Who is Marie Yovanovitch, the former ambassador to Ukraine removed by Trump?

Former U.S. Ambassador to Ukraine Marie Yovanovitch is sworn in to testify to the House Intelligence Committee on Capitol Hill in Washington, Friday, Nov. 15, 2019. (AP)
Former U.S. Ambassador to Ukraine Marie Yovanovitch is sworn in to testify to the House Intelligence Committee on Capitol Hill in Washington, Friday, Nov. 15, 2019. (AP)

On May 20, Marie Yovanovich was removed as ambassador to Ukraine. She was told only that she had lost the confidence of President Donald Trump. 

Five months later, over the objections of the State Department, she gave a deposition to the House Intelligence, Oversight and Foreign Affairs committees. Yovanovitch figures in the impeachment inquiry mainly in two ways: She was the target of Trump’s private lawyer Rudy Guiliani in Ukraine, and she was the point person for American anti-corruption policy in Ukraine.

Here are some key details about her and where her story fits with the issues at the center of the impeachment probe. She will offer public testimony Nov. 15.

A career diplomat

Yovanovich has worked for the government for over 30 years. Her parents fled Eastern Europe to Canada, where she was born, and then moved to the United States. She got a degree in Russian studies at Princeton, followed up by work at the Pushkin Institute and the National War College.

Yovanovich focused on the sphere of the former Soviet Union. Before Ukraine, she was the ambassador to Kyrgyzstan and Armenia, both times appointed by President George W. Bush. She worked under six administrations, two of them Democratic and four Republican. Earlier in the Bush years, she was deputy chief of mission of the U.S. Embassy in Kyiv.

President Barack Obama appointed her ambassador to Ukraine in 2016. She continued on under Trump, until told to step down and return to the United States in May.

In his July 25 phone call with Ukraine President Volodymyr Zelensky, Trump referred to Yovanovitch.

"The former ambassador from the United States, the woman, was bad news and the people she was dealing with in the Ukraine were bad news," Trump said, according to the White House readout. 

Rudy Giuliani in Ukraine

Yovanovitch’s removal as ambassador is tied to work by Trump’s personal attorney Rudy Giuliani in Ukraine. And part of that work was Giuliani’s conversations with the then-top Ukrainian prosecutor Yuriy Lutsenko.

Yovanovitch said in her deposition she first learned of that alliance in late 2018.

"It was people in the Ukrainian government who said that Mr. Lutsenko, the former prosecutor general, was in communication with Mayor Giuliani, and that they had plans, and that they were going to, you know, do things, including to me," she said.

In March 2019, The Hill published Lutsenko’s accusation that Yovanovitch had given him a list of people he should not prosecute. Lutsenko later walked that back, saying he had written the list. But it all took place in a meeting where, Lutsenko said, Yovanovitch tried to discourage him from investigating a man known for his anti-corruption work.

Soon after the article appeared, Donald Trump Jr. retweeted a right-wing article calling for Yovanovitch to be removed.

The State Department and Yovanovitch denied that such a list ever existed.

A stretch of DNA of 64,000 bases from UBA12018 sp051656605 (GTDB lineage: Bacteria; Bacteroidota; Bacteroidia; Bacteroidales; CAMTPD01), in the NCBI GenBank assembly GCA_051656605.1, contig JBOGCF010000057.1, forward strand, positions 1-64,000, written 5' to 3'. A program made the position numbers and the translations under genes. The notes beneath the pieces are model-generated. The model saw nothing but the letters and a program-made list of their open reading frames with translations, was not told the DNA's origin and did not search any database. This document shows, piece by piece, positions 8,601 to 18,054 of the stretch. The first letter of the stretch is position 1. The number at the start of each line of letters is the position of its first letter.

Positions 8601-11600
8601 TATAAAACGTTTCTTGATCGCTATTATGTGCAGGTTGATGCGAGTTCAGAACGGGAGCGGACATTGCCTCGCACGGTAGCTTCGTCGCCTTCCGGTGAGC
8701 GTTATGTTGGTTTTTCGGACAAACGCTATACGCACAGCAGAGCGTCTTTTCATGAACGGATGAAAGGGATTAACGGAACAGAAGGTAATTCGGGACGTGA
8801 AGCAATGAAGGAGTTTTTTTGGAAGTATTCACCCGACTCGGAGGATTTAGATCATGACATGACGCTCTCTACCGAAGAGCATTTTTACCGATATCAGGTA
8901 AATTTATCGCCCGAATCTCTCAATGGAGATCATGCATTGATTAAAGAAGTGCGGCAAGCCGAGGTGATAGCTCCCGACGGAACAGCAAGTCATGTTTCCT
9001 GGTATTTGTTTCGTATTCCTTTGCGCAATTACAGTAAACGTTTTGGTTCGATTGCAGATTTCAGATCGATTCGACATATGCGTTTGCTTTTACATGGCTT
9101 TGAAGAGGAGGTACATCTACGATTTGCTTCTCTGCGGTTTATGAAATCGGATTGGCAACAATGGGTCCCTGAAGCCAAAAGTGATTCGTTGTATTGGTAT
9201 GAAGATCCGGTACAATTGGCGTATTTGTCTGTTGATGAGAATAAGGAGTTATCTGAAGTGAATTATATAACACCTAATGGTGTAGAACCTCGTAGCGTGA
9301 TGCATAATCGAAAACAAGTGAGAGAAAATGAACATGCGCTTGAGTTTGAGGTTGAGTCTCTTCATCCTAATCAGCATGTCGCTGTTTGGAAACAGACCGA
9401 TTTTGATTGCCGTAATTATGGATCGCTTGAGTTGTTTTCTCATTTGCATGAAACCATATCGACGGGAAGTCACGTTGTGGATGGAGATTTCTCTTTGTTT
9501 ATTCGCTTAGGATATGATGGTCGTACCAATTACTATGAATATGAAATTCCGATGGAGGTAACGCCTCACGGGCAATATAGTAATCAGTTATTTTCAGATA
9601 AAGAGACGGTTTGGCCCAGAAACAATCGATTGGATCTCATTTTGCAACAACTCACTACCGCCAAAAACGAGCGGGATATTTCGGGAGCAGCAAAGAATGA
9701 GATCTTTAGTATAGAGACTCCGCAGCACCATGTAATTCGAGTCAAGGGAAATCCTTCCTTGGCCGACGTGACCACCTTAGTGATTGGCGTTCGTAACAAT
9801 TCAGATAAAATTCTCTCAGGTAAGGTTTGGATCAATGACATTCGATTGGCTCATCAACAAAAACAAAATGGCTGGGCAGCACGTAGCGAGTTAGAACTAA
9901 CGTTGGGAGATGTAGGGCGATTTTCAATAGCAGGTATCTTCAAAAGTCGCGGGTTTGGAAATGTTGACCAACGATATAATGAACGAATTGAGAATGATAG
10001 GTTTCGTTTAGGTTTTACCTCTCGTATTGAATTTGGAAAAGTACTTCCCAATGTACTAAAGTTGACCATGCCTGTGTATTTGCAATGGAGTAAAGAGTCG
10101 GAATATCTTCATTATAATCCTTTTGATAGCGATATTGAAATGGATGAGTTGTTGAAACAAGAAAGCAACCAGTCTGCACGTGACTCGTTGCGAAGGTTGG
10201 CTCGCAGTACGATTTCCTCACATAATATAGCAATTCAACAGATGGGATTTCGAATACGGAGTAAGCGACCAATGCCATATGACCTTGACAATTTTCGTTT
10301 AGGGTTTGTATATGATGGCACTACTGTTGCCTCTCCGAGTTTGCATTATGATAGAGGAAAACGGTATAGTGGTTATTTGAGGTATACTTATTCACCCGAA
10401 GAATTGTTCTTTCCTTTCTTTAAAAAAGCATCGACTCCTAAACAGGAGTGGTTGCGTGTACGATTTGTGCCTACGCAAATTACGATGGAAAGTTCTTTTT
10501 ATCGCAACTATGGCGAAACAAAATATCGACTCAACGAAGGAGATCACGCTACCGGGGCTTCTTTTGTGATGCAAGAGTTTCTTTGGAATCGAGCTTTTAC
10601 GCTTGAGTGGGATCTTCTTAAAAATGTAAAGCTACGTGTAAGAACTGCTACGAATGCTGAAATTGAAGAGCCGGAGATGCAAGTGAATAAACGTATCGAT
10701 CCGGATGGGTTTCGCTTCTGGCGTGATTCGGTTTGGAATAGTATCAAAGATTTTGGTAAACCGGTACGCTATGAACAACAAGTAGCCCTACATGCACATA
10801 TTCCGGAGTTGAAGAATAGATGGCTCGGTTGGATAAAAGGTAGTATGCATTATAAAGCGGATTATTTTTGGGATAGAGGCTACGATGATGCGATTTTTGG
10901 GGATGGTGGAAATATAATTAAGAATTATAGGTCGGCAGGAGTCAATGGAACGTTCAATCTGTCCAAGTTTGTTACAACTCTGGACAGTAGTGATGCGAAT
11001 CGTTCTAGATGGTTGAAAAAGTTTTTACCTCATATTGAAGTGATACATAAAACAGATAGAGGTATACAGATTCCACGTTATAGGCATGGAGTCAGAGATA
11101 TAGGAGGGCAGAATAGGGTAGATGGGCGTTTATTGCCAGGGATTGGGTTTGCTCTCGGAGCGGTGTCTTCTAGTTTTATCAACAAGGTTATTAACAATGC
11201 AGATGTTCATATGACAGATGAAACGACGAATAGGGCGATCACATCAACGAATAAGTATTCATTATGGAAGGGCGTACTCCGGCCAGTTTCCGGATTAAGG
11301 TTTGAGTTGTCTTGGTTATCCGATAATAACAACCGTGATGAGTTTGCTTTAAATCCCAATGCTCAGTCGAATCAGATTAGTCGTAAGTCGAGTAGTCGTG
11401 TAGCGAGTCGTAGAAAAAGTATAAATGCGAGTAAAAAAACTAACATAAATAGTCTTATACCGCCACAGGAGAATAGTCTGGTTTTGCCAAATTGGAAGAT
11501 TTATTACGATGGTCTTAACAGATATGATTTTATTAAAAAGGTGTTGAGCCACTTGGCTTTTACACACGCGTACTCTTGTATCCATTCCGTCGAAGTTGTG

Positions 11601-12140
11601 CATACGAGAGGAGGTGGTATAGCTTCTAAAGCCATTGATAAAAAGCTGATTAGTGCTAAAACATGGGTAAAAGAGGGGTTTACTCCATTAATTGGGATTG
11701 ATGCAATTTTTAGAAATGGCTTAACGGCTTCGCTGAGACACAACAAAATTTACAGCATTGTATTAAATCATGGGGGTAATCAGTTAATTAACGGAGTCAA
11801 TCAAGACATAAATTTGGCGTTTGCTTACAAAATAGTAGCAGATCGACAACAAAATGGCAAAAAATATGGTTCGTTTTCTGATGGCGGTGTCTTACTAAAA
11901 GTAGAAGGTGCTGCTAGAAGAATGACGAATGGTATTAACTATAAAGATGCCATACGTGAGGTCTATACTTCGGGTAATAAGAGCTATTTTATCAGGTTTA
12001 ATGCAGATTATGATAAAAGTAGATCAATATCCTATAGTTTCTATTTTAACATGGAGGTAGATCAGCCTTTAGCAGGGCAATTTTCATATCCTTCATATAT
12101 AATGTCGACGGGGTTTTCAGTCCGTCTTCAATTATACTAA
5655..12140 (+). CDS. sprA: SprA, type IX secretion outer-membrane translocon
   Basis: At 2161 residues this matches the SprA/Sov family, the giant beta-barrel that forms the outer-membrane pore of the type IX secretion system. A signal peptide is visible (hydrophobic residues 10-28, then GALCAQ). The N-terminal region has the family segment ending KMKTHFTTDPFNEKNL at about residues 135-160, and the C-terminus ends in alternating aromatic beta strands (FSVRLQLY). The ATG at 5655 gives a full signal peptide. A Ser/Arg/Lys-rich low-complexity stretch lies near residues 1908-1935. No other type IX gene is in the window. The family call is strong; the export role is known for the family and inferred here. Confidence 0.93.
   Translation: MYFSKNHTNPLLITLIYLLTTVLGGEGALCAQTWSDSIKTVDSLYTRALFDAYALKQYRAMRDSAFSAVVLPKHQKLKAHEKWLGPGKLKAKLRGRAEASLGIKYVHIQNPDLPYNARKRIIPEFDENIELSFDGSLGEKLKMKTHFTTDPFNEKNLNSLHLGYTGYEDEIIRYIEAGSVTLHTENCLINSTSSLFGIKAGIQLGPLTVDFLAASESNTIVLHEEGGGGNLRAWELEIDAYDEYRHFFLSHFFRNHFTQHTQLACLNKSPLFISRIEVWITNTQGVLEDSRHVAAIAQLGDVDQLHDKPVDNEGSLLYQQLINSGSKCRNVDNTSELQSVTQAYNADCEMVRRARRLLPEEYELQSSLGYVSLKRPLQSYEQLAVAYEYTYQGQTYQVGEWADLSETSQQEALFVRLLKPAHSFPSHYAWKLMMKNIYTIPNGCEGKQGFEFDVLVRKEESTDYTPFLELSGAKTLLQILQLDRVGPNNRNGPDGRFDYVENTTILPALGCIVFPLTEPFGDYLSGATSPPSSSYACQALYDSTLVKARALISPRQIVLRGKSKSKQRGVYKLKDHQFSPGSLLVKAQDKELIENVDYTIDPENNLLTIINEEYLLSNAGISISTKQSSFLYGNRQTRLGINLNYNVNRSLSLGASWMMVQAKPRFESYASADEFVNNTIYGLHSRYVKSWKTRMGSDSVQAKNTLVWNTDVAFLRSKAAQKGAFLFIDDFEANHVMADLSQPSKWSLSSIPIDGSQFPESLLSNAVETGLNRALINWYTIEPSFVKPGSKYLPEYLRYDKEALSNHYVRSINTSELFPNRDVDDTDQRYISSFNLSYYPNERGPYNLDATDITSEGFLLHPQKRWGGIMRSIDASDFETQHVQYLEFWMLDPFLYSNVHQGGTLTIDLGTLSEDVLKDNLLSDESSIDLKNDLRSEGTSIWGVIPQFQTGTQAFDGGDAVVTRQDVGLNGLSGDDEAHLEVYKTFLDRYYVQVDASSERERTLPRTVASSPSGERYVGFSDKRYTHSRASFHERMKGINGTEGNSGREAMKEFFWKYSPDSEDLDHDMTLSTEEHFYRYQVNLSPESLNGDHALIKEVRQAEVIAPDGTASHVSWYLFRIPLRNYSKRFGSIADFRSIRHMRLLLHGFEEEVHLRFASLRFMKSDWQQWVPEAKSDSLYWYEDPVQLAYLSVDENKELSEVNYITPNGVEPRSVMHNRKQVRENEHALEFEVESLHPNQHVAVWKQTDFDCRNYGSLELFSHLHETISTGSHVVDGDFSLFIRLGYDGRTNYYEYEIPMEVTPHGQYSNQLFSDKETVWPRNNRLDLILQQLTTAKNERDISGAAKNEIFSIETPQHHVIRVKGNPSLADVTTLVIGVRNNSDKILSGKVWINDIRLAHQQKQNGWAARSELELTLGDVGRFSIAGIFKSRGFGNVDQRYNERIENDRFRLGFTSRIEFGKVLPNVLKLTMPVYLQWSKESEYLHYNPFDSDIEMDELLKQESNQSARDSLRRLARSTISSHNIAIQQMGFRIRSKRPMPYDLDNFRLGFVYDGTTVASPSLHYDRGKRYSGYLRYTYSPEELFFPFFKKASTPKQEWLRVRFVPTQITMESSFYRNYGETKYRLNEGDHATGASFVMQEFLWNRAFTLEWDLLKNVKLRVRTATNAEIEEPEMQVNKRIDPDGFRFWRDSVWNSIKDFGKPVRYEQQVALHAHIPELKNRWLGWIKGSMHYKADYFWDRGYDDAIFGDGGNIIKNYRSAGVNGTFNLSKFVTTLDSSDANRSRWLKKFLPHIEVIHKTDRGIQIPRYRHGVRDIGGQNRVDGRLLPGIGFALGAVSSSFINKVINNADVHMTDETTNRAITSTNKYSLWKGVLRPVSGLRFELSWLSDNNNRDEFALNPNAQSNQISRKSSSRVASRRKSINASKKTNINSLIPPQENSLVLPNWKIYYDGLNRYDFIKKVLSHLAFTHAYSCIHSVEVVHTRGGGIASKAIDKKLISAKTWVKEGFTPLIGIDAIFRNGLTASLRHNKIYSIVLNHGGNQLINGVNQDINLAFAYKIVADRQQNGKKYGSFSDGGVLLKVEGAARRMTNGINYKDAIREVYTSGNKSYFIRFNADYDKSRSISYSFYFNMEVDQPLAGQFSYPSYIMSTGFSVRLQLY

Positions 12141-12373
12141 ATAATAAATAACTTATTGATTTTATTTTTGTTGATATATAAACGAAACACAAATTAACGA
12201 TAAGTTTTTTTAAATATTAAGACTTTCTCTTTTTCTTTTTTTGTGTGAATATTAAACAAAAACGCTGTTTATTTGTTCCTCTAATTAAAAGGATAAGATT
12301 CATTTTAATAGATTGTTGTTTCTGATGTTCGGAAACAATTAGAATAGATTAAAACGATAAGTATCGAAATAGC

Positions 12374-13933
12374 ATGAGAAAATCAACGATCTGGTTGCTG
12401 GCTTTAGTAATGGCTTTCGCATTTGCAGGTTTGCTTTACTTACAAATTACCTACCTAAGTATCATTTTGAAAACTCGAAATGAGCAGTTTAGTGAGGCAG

In her deposition, Yonavovitch said Lutsenko, since replaced, had failed to reform the General Prosecutor’s Office or prosecute money laundering cases worth over $40 billion.

"The Prosecutor General's Office was viewed as an instrument of corruption, basically to grant people favors," she said. "They could open cases, they could close cases based on money passing hands or whatever was most opportune, and it trickled down to the ordinary people's lives as well. So it was seen as a place where ironically corruption thrived and he was brought in to clean that up.

The House counsel asked, "Was he successful in cleaning that up?"

"No," Yovanovitch said.

Early in her deposition, Yonavovitch said Ukraine faced a choice. It could rise above or continue to be a place where "corruption is not just prevalent, but frankly is the system." 

A problem of hearsay

While Yovanovich said she felt targeted by Giuliani and Lutsenko, her information was second-hand.

In the first public hearings, Republican emphasized that the first two witnesses based their understanding on what others had told them. This could be an issue for Yonavovitch too.

During her deposition, a House counsel asked if she had further conversations with Ukrainian government officials about Giuliani’s actions in Ukraine.

"Yes, I did," Yovanovitch said. "Most of the conversations were not with me directly, people on the embassy staff, but yes, I did have other conversations."

Ukrainian concerns about American politics

Yonavovitch said Giuliani’s role in Ukraine was unclear to her. However, her account of a conversation with Ukraine’s Interior Minister Arsen Avakov cast Giuliani’s efforts in a political light.

Avakov told her, she said, he spoke with Giuliani in early 2019, and that the exchange threatened to put Ukraine in the middle of American politics.

"The issue of whether it was Russia collusion or whether it was really Ukraine collusion, and, looking forward to the 2020 election campaign, and whether this would somehow hurt former Vice President Biden," Yovanovitch said. "I think he felt that that was just very dangerous terrain for another country to be in."

Fear of Trump

In her deposition, Yovanovitch was asked what she felt when she read in the readout of the July 25 phone call that Trump said about her, "Well, she’s going to go through some things." 

"I was very concerned," Yovanovich said. "I still am."

The House counsel asked, "Did you feel threatened?" 

She responded, "Yes."